User:Aideenuow/British explorers complete world first row to North Pole

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Friday, August 26, 2011

File photo of Arctic Ocean.
Image: CIA World Factbook.

A five-man team of British explorers have become the first people to row to the magnetic North Pole, on an expedition to showcase the impact of climate change in the area.

During the 450-mile trip (724 kilometers), the crew collected scientific research to provide new environmental data on the effect of arctic deterioration. Greater than usual seasonal ice-melt in the Arctic regions made the trip possible.

"Whether this is cyclical, whether this is because we are pumping too much CO2 into the atmosphere, it is happening nonetheless. We want to demonstrate to people there's a problem up there," said Jock Wishart, leader of the Old Pulteney Row To The Pole.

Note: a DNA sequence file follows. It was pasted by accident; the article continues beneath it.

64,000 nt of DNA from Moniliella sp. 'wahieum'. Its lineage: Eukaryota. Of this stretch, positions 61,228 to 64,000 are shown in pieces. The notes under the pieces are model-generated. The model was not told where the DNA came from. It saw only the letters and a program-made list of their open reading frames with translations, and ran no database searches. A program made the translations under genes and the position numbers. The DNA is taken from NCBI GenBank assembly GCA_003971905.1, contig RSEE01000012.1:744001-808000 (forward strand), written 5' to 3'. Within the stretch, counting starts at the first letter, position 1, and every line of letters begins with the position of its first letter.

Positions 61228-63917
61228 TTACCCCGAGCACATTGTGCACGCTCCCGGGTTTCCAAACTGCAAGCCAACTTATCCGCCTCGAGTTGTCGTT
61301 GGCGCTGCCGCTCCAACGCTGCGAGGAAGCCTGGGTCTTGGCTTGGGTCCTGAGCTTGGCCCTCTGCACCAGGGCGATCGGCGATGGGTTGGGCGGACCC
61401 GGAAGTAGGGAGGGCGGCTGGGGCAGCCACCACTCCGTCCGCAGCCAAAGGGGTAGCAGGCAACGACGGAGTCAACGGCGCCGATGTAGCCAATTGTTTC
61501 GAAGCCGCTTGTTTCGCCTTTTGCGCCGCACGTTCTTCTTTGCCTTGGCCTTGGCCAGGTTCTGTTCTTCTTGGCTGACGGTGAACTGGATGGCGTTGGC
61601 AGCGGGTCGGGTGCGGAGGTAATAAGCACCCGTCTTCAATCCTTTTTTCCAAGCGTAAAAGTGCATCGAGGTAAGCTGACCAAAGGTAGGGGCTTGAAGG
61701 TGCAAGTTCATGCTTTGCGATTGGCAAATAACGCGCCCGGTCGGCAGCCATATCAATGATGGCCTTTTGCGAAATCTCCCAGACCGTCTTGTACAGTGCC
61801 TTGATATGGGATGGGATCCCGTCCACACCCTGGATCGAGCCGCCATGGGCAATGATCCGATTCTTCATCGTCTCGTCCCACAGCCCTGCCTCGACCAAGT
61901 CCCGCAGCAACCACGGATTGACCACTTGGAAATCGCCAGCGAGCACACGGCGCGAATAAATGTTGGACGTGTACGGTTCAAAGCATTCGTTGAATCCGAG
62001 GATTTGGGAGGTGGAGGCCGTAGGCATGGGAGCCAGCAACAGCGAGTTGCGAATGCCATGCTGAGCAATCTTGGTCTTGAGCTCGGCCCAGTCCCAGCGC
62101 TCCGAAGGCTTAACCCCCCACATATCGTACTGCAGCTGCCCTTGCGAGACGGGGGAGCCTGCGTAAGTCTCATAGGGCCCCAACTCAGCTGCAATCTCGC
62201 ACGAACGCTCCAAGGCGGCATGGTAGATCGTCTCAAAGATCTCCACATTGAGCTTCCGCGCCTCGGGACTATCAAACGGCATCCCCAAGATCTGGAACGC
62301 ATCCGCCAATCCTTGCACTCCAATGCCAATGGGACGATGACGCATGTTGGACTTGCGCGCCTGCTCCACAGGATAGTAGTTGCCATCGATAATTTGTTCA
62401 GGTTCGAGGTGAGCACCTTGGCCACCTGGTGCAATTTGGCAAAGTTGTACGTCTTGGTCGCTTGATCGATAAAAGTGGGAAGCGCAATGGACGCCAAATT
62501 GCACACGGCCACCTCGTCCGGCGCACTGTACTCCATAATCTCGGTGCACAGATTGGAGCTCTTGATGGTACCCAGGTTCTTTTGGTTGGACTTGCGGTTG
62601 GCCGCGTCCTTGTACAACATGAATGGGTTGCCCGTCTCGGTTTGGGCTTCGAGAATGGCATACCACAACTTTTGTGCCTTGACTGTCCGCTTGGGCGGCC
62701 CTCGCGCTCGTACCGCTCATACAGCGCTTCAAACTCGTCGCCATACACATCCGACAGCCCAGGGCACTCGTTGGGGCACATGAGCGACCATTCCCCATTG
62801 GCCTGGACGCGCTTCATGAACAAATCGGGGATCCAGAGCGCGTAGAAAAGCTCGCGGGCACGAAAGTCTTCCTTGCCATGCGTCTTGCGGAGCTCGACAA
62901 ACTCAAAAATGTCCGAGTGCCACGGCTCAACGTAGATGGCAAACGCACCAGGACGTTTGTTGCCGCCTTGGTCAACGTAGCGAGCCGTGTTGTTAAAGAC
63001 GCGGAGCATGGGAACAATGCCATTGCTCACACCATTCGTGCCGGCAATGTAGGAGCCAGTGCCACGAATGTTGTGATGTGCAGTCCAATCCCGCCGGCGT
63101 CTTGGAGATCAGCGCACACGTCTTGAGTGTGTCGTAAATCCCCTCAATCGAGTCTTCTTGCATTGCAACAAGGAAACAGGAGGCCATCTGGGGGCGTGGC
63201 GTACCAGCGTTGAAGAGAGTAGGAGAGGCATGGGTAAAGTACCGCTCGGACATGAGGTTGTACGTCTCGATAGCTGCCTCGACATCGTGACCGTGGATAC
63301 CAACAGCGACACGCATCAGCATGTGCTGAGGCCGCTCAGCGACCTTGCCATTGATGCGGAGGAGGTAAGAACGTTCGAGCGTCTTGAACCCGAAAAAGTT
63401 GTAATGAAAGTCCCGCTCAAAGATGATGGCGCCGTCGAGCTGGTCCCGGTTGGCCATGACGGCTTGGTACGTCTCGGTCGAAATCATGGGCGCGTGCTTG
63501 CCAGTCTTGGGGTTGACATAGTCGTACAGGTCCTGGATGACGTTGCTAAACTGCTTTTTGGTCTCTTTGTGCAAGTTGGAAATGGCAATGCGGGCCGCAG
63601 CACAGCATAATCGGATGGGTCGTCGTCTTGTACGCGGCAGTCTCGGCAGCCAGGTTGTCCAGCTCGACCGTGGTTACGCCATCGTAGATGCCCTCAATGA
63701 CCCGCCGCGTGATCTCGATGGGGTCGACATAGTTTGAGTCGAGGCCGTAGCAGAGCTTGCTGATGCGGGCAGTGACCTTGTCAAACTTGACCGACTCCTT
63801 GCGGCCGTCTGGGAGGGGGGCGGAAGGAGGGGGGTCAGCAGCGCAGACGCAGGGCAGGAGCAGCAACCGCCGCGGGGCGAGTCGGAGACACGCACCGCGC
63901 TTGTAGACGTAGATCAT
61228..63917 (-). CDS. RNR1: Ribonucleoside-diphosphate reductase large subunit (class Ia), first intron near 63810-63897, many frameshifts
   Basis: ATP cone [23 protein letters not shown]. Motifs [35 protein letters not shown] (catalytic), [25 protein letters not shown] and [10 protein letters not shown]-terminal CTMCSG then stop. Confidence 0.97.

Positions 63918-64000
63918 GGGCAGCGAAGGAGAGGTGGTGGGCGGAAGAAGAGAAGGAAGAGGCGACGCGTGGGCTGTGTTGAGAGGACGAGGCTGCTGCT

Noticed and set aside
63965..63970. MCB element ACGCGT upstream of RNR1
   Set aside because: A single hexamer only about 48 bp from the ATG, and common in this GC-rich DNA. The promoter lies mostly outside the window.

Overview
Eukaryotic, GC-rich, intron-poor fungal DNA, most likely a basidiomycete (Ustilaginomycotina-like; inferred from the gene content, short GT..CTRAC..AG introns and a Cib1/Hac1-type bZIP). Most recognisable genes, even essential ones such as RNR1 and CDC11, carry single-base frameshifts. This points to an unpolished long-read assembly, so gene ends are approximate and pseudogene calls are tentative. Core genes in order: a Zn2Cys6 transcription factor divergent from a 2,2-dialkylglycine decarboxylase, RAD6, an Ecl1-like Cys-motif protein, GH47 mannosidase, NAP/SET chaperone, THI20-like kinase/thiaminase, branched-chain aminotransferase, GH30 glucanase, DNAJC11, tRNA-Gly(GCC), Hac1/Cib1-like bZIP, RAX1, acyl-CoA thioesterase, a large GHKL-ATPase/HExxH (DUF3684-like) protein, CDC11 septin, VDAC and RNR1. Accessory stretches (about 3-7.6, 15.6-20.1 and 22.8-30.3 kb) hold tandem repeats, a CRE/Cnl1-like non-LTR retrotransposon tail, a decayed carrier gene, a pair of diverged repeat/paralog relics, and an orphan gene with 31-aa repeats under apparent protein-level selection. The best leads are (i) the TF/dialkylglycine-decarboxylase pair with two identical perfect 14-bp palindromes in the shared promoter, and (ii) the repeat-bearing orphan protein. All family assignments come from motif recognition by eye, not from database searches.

The team started the journey on July 29 in Resolute Bay in the Canadian Arctic, and experienced collisions with icebergs, polar bears, and a seal attack. The journey took longer than intended, due to ice problems toward the end.

"It is an enormous achievement, and a privilege for our team to have been part of what is one of the world's last great firsts," said Wishart.

The crew was made up of Jock Wishart, Billy Gammon, Rob Sleep, David Mans, Mark Delstanche and round-the-world cyclist Mark Beaumont.


Category:Arctic Category:United Kingdom Category:Europe Category:Environment Category:Climate change Category:Weather Category:Science and technology Category:Sports